You can try talking to the agent and the supervisor and work out a solution that is acceptable to both parties. If your realtor agrees to let you off the contract, then you can write a contract termination letter that specifies that you’ll have officially decided to part ways and the dealing stands canceled thereafter.
The contracts offered by the seller’s agent are often Exclusive Right to Sell contracts that make the client liable to pay the commission to the listing agent irrespective of how the house is sold. This means even if you have found a buyer on your own, you might still have to pay the commission fee to your realtor.
If your agent isn’t keen on working out a solution for you then you can approach the brokerage agency and request for a different agent to be assigned to you. In most cases, brokerage agencies do let you cancel the listing or find another representative as they don’t want to hamper their reputation in the community. However, if none of the solutions are working out for you and your realtor isn’t ready to let go of the contract as well, you may have to approach a real estate lawyer for legal assistance with the termination process.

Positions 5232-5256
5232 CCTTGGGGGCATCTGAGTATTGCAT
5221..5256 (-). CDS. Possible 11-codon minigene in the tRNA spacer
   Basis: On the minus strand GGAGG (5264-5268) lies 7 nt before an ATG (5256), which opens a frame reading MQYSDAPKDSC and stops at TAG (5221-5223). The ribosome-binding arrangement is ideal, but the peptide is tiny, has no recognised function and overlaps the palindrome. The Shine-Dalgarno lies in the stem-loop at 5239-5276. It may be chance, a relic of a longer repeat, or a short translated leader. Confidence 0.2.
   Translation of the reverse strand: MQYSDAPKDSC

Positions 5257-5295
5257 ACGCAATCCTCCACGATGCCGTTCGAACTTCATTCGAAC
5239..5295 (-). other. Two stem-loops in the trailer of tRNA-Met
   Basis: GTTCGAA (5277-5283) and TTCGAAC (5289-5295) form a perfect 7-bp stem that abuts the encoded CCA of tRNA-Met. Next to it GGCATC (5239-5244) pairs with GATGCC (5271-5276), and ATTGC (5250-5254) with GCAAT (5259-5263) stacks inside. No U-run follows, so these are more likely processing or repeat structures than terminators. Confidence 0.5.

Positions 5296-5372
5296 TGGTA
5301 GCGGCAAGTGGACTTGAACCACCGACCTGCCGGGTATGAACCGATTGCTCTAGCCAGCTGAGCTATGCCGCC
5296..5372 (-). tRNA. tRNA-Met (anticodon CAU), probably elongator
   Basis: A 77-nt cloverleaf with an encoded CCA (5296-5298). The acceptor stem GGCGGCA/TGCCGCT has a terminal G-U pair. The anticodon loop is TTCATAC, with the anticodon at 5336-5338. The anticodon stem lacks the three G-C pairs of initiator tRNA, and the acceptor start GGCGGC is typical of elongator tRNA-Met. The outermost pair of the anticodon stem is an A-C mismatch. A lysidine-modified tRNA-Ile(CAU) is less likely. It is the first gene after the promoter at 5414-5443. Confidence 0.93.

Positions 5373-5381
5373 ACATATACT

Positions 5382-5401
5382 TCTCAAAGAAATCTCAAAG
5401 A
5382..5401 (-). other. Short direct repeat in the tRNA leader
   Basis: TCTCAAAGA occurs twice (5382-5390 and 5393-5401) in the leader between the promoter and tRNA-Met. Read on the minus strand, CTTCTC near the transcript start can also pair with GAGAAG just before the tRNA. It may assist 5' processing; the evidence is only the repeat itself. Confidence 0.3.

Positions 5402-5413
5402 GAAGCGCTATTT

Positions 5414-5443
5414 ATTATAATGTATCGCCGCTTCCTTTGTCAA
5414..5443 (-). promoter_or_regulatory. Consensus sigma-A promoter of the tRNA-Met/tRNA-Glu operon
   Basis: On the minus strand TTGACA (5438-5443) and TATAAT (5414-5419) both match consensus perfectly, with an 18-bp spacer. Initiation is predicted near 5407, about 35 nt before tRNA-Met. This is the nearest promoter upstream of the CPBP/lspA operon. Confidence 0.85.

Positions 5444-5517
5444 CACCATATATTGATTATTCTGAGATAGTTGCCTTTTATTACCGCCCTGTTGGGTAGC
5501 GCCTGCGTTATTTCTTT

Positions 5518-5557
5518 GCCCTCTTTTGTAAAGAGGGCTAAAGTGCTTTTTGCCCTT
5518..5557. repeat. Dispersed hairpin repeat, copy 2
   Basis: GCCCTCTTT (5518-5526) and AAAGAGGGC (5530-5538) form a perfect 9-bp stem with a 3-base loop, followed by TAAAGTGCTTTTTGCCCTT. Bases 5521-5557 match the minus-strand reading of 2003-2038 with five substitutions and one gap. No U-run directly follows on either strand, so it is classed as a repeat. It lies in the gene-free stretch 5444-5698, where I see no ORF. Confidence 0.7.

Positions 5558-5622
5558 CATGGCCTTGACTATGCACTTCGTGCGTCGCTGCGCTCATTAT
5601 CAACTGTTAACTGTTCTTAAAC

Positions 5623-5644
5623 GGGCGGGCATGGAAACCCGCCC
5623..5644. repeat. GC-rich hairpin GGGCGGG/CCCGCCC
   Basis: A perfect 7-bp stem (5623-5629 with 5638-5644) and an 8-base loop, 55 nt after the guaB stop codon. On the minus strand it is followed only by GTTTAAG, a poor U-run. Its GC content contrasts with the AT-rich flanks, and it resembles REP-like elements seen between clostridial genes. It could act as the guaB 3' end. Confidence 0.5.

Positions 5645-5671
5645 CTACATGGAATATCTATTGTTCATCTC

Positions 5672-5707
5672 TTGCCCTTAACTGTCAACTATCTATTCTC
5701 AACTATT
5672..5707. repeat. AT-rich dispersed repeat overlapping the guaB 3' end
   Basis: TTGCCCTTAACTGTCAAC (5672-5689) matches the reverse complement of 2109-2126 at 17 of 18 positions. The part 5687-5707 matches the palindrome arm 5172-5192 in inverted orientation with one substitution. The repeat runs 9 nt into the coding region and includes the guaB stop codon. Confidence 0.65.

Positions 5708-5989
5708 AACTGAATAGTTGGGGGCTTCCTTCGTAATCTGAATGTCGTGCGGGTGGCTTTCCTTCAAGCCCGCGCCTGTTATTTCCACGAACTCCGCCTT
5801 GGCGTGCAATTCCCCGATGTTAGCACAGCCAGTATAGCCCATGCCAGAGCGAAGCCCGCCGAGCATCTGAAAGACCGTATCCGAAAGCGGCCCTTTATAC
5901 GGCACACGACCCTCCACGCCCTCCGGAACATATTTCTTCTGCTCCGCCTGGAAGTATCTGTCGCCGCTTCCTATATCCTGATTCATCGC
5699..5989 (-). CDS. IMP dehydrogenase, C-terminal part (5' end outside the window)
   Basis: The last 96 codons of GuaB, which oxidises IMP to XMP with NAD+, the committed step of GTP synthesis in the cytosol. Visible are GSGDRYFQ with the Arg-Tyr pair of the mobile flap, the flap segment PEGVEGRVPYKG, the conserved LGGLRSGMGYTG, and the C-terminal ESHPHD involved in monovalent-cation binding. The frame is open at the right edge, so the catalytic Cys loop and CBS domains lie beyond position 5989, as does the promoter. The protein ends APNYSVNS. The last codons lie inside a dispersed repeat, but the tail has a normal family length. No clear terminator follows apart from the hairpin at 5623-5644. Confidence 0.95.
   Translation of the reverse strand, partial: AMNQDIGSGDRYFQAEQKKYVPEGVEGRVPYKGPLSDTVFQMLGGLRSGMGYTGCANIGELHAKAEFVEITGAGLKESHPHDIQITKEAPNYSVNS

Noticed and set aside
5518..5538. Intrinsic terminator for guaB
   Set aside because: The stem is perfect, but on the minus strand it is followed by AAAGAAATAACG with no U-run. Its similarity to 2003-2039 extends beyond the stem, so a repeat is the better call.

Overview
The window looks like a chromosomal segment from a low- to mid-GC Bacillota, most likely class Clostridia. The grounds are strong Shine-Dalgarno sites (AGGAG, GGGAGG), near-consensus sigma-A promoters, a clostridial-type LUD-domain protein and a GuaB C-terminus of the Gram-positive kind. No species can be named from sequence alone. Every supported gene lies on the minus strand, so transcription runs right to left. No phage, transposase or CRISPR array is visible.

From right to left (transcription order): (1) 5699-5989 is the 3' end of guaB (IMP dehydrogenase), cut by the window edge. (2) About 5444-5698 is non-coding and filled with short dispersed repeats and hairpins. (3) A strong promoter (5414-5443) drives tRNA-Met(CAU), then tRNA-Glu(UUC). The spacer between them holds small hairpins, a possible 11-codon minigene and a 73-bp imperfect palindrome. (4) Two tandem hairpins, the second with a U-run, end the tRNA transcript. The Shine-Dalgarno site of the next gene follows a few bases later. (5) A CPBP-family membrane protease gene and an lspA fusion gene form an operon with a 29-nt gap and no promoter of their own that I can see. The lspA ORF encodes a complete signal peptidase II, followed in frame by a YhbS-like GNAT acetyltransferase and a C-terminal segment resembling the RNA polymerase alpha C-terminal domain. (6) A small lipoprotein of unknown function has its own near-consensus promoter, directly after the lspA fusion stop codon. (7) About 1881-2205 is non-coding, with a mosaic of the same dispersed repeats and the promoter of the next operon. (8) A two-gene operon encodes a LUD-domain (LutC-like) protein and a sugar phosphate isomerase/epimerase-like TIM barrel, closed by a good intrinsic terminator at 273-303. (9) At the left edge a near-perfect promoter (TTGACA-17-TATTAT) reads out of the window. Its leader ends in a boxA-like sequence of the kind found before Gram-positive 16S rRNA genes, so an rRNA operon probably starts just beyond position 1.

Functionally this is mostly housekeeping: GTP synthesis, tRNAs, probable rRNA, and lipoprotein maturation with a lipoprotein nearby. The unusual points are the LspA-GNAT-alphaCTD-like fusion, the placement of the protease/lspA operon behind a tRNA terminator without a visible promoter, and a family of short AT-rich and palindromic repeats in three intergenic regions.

Is It Okay To Switch Realtors?
If you aren’t comfortable with your realtor’s style of working or if you aren’t satisfied with their feedback, you may choose to switch realtors. However, this may not be a possible option if you’ve already signed a buyer’s broker agreement. This is a legally binding contract that your realtor may ask you to sign before they start showing you homes. Whether you’re a buyer or a seller, it is best to learn about the cancelation policies of your realtor before planning to switch to another one.